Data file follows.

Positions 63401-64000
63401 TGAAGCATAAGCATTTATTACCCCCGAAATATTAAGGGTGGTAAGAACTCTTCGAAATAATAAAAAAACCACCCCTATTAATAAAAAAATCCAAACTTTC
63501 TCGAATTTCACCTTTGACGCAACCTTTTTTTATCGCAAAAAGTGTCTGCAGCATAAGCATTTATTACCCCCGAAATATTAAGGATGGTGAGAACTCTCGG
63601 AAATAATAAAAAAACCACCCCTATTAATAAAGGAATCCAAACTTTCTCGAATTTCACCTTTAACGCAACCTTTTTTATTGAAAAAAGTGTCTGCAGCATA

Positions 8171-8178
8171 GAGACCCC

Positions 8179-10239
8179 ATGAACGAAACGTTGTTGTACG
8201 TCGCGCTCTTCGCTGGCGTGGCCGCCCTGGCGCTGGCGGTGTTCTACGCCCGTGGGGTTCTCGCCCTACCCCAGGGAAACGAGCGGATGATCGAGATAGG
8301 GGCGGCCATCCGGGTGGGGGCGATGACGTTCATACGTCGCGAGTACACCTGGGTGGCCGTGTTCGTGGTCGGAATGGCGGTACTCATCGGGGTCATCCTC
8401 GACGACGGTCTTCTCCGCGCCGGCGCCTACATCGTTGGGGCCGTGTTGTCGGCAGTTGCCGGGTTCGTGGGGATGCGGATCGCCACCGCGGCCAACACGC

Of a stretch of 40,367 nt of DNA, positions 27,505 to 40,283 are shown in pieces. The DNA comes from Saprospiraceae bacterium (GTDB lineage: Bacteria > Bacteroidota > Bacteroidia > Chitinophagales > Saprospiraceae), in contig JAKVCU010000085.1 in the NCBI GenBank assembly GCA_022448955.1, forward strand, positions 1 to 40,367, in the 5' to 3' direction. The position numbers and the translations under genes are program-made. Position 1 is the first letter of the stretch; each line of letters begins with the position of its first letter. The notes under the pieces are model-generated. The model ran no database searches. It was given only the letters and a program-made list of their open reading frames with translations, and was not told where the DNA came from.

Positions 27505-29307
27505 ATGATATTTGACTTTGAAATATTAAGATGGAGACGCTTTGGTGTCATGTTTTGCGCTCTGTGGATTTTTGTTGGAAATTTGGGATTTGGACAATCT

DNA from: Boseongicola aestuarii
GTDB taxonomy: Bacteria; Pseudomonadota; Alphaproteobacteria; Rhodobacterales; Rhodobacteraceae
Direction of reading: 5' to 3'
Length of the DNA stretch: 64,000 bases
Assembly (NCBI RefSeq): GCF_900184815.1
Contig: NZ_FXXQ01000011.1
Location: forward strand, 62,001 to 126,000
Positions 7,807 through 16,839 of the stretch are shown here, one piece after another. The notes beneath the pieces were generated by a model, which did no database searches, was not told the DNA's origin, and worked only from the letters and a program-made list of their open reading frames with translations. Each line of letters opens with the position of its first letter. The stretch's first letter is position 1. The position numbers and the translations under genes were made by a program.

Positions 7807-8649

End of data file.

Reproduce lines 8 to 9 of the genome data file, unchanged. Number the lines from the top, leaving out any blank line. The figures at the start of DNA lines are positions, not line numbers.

8179 ATGAACGAAACGTTGTTGTACG
8201 TCGCGCTCTTCGCTGGCGTGGCCGCCCTGGCGCTGGCGGTGTTCTACGCCCGTGGGGTTCTCGCCCTACCCCAGGGAAACGAGCGGATGATCGAGATAGG